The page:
For the local or tourist taking a stroll along Southbank in search of a drink, beer has been little more than an afterthought for quite some time. Restaurant after restaurant butts up against one another, offering seafood and prosecco or a happy hour on their signature cocktail. You’ll find craft beer here and there, yet few places on the water's edge have made a point of it.
But, with the conversion of the old World Bar into its new incarnation, Hopscotch Urban Beer Bar, you will no longer be short of a drink when sitting south of the Yarra. Boasting more than 30 taps and ample space to fit groups of any size, it’s a welcome addition to an area whose craft beer credentials have previously been kept intact solely by the Belgian Beer Café.
Created by John Ahern and Steve Garcia of the Publican Group – who also own Melbourne venues Terra Rossa and State of Grace – they saw a need to refresh what World was offering Southbank punters and recognised there were few places focusing on the beverage side of the industry.
What they have created is a neon filled, Club Tropicana style space that you’d never suspect hid behind the glassed terraces of Riverside Quay. Hanging plants, floral murals and illustrations of the brewing process intermingle, while above the bar the neon urges "TAKE ME, I'M YOURS".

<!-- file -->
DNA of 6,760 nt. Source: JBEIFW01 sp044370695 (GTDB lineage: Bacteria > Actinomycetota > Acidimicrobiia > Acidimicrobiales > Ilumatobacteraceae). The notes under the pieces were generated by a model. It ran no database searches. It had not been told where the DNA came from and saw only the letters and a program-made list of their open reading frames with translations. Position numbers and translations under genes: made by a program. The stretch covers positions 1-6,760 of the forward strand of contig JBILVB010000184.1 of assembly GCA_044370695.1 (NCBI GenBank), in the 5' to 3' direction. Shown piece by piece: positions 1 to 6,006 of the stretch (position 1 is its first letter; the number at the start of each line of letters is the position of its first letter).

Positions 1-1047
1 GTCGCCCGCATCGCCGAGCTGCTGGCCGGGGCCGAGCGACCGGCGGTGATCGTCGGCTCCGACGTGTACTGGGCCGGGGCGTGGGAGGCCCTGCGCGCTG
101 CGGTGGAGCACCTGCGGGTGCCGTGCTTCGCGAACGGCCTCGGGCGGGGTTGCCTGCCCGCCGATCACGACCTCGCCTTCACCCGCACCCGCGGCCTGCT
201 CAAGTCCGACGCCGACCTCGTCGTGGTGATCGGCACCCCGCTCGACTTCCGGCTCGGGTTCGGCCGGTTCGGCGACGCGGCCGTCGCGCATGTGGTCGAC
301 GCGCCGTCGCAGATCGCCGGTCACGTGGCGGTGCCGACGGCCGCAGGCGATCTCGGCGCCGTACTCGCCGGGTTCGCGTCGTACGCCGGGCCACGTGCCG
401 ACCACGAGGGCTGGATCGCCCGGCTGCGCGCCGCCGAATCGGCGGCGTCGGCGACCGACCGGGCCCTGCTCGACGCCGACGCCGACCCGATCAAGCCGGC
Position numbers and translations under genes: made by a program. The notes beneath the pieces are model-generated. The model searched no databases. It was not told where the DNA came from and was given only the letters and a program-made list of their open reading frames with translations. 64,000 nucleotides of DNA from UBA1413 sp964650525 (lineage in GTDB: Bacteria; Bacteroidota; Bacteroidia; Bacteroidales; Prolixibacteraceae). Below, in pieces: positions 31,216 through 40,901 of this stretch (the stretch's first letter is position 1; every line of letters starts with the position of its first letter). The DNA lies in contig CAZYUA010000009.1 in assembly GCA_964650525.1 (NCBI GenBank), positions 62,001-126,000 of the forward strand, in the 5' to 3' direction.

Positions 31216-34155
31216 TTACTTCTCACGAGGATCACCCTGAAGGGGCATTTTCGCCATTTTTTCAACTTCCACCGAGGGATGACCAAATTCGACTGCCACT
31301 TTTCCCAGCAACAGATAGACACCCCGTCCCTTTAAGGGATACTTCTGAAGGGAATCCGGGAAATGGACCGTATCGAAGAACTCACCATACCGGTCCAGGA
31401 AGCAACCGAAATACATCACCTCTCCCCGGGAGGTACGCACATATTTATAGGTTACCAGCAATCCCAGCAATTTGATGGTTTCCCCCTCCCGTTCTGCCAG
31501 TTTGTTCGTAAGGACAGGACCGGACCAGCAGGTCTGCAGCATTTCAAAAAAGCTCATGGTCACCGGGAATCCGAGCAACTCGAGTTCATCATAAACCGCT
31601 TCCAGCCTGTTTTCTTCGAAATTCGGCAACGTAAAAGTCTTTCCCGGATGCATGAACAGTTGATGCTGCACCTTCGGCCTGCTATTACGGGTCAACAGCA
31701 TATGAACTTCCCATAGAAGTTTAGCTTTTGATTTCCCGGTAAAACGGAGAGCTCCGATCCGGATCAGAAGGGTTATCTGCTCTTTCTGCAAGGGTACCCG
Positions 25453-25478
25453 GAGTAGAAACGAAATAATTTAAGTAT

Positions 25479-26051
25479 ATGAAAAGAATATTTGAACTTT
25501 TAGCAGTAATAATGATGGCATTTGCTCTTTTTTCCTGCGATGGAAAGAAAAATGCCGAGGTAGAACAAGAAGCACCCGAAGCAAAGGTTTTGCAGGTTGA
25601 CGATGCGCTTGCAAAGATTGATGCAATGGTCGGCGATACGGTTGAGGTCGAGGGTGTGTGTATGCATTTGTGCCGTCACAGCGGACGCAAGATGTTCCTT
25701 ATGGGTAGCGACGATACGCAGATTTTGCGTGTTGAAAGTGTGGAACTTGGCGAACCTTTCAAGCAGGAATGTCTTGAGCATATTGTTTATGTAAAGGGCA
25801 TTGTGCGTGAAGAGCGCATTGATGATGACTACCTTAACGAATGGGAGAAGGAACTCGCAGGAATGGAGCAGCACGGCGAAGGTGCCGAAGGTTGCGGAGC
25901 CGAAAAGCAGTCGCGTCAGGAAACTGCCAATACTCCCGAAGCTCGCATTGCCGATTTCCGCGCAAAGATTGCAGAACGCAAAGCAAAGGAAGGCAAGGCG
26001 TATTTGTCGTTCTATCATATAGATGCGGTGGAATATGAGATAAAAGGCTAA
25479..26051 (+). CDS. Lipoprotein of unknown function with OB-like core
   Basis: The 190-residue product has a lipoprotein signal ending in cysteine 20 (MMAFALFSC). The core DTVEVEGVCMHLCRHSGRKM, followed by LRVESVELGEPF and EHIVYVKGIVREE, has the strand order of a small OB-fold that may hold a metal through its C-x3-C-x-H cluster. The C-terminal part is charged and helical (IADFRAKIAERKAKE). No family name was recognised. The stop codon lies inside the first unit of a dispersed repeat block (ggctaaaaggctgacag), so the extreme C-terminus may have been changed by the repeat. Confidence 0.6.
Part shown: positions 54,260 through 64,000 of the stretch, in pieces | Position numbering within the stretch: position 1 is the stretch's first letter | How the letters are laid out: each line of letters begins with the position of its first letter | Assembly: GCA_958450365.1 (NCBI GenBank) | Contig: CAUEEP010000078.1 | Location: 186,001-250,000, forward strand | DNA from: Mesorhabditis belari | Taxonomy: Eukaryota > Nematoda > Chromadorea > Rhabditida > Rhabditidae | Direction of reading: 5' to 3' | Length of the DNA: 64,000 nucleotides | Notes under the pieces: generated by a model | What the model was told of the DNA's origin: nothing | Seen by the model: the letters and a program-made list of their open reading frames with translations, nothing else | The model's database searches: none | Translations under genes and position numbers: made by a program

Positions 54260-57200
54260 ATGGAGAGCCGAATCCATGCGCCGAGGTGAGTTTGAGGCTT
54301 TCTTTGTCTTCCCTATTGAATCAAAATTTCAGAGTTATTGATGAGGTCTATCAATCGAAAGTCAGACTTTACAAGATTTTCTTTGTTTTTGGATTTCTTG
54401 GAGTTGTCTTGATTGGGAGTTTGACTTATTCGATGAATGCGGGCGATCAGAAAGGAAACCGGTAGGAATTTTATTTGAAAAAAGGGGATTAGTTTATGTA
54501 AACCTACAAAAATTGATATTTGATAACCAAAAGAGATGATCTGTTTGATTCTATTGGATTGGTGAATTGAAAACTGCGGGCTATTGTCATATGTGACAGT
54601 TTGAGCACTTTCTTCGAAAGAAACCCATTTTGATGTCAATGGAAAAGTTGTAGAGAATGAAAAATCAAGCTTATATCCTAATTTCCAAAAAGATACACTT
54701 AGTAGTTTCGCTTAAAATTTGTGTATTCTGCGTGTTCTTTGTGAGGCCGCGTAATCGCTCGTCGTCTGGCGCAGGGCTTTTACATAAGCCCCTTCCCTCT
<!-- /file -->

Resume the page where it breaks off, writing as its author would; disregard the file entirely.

On the taps, concessions to the visiting tourists are made, with the likes of Stella Artois and Melbourne Bitter given space. But, with the massive collection of copper taps spread along the bar, Australian craft gets a decent showing too with independents such as Fixation, Stone & Wood, Four Pines and Holgate occupying around a third of the tap space and more dedicated to the craft beer arms of the country's bigger players. With an in-house brewery, known as Frank the Tank, you can also find specialties beers from local breweries who Hopscotch has invited through its doors.
In the fridges, Feral, Two Birds, Big Shed and Prancing Pony all get a showing, as do popular internationals such as Brooklyn Lager and Sierra Nevada Pale Ale. Outside of the beer realm, the wine list offers a solid variety, while cocktails can be found on tap, as slushies, and made to order.
While the "hop" part of the name hints at their beery intentions, Hopscotch’s main raison d'être is as a playful space where even the printed hopscotch court on the restaurant floor encourages memories of a more youthful – and less stressful – existence, backed up by the casual and fun approach taken to their food offerings.
The menu, designed by head chef Adam Baughan, makes a point of welcoming you to eat with one hand – all the better to hold your beer in the other. Pork baos, cheeseburger spring rolls, ramen fried chicken and beef tartare show there are plenty of options for someone after a quick bite or for sharing with your companions. For the beer lover with a meal in mind, beer can chicken, reuben sandwiches, burgers and souvlaki should satiate. Come dessert time, the nitro ice cream bar offers a rotating list of beer influenced flavours every day.
In an area where the craft beer converted have often been at a loss as to where to take their visiting friends or family, Hopscotch has filled the gap. And, with it only a hop, skip and a jump from Flinders Street Station, it couldn’t be easier to make the leap.